Sunday Classical

Sunday, 5 to 6 pm

WRTI presents a variety of classical music programming every Sunday from 5 to 6 pm. On the third Sunday of each month, you'll hear APPLAUSE: The Chamber Orchestra of Philadelphia radio broadcast series. Host Dave Conant brings you the best from the Chamber Orchestra's recent performances and archive recording collection. On other Sundays, tune in to hear concerts from the Library of Congress radio broadcast series, the Indianapolis Symphony Orchestra, Wolf Trap, and other special programming.

Seven of the world’s foremost choral composers have composed 15-minute musical responses to Dietrich Buxtehude’s Membra Jesu Nostri, a monumental sacred work of the German Baroque consisting of seven cantatas. The Crossing performs the new works alongside Buxtehude’s 1680 composition, with two leading ensembles in their respective fields of performance: Quicksilver Baroque and ICE, the International Contemporary Ensemble.

Join us this Sunday, July 10th from 4 to 6 pm to hear The Crossing recorded live in concert on June 24, 2016 at the Philadelphia Episcopal Cathedral. Philadelphia’s professional choir dedicated to new music, The Crossing presents its most ambitious project ever with Seven Responses.

This Sunday on WRTI, July 3rd, at 1 pm, Yannick Nézet-Séguin is back on the podium for the final concert of The Philadelphia Orchestra’s 2015-16 season, joined by a Philadelphia favorite, the incomparable Lang Lang. He will perform the music of someone else whose career had close ties to Philadelphia, Sergei Rachmaninoff.

Rachmaninoff’s First Piano Concerto has never been as celebrated as his Second and Third, but as WRTI’s Susan Lewis reports, it has all the things we love about Rachmaninoff.
 

On Sunday, July 3rd, Lang Lang performs Rachmaninoff’s First Piano Concerto on The Philadelphia Orchestra in Concert on WRTI at 1 pm.

Beethoven’s Seventh Symphony highlights The Philadelphia Orchestra in Concert on WRTI this Sunday, June 26th at 1 pm, but there’s so much more. The Violin Concerto of John Williams and Ravel’s well-loved Pavane round out a brilliant program conducted by the Orchestra’s Principal Guest Conductor Stéphane Denève.

In his early twenties, Argentinian composer Alberto Ginastera (1916-1983) won the title "Argentina's Great Musical Hope" with works such as the ballet score Estancia, and popular piano pieces like Danzas argentinas, which strongly evoke the rhythm and flair of the folk music of Argentina.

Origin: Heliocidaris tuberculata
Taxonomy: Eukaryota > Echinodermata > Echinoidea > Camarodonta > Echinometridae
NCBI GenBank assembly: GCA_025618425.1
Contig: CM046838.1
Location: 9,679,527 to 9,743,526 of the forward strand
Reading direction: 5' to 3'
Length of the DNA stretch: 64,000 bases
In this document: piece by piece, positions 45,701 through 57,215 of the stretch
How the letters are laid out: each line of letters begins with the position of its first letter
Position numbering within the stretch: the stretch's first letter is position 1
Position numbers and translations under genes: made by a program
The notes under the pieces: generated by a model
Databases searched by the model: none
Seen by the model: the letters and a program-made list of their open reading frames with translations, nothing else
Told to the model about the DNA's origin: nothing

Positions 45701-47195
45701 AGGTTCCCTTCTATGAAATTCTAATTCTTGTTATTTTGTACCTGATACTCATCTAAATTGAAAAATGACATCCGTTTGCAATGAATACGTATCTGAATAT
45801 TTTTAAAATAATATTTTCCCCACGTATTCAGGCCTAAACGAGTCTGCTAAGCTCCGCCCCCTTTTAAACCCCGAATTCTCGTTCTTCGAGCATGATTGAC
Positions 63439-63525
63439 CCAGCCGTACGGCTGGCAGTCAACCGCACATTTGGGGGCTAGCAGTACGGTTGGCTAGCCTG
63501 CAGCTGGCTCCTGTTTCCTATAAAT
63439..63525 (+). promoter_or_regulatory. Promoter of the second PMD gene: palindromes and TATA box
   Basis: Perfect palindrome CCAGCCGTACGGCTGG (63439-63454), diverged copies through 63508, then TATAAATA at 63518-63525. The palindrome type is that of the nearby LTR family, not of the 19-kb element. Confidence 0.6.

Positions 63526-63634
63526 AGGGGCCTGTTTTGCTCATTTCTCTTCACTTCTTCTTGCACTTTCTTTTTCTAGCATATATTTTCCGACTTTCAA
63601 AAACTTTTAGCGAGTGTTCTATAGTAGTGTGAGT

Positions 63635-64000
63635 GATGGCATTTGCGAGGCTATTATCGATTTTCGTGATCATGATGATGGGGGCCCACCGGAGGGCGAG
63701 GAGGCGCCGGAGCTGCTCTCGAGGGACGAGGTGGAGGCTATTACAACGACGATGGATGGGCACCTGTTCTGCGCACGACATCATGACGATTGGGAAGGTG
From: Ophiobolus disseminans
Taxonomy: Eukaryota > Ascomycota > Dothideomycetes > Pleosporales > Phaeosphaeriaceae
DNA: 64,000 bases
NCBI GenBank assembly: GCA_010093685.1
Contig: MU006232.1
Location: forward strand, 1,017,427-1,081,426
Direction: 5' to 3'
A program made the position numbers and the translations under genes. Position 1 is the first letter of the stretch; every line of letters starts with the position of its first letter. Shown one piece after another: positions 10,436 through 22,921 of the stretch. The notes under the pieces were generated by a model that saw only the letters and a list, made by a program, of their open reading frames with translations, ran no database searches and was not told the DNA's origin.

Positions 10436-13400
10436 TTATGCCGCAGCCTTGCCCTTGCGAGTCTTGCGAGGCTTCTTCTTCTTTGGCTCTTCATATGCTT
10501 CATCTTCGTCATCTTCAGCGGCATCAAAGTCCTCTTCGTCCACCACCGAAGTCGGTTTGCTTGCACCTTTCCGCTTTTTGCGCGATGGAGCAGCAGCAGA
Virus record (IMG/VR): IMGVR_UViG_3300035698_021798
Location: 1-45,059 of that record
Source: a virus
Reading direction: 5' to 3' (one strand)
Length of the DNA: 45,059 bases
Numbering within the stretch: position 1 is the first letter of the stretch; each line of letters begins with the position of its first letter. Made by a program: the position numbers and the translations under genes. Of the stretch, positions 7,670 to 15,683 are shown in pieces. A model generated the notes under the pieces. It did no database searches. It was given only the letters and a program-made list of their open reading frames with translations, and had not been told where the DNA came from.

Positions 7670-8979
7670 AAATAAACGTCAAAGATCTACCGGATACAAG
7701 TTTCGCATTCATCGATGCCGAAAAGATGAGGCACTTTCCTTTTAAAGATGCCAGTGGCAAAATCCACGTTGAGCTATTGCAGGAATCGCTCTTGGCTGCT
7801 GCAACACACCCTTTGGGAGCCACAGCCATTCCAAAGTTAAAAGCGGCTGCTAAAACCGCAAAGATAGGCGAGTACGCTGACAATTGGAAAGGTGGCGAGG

This Sunday on WRTI, it's a Philadelphia Orchestra concert from late April at Verizon Hall with Conductor-in-Residence Cristian Măcelaru on the podium. The program begins with Sergei Prokofiev’s sparkling First Symphony, completed the summer before Russian revolutionary upheavals led to his departure from his native country for nearly two decades.

John Williams, so famous for his award-winning film scores including Jaws, Star Wars, and Schindler’s List, wrote a violin concerto that transcends the personal story behind it. WRTI’s Susan Lewis has more.

When Samuel Barber’s violin concerto was rejected by the man for whom it was commissioned in 1939, he turned to his alma mater — The Curtis Institute of Music — where the concerto was performed to acclaim, leading to its official premiere with The Philadelphia Orchestra. WRTI’s Susan Lewis talked to a panel of artists about Barber’s legacy, and the pleasures and perils of creating and performing new work in Philadelphia.


Shalimar the Clown is Salman Rushdie's eighth novel. Published in 2005, it tells the story of a young man who seeks revenge after he's jilted by the love of his life. There's intrigue, violence, and conflict between tradition and modern society — the sort of stuff that makes for grand opera.

Now, Shalimar the Clown is just that. Adapted by composer Jack Perla and Pulitzer Prize-nominated playwright Rajiv Joseph, the opera premieres tonight at Opera Theatre of Saint Louis.

Rushdie says the novel sprang from one tragic image.

Pages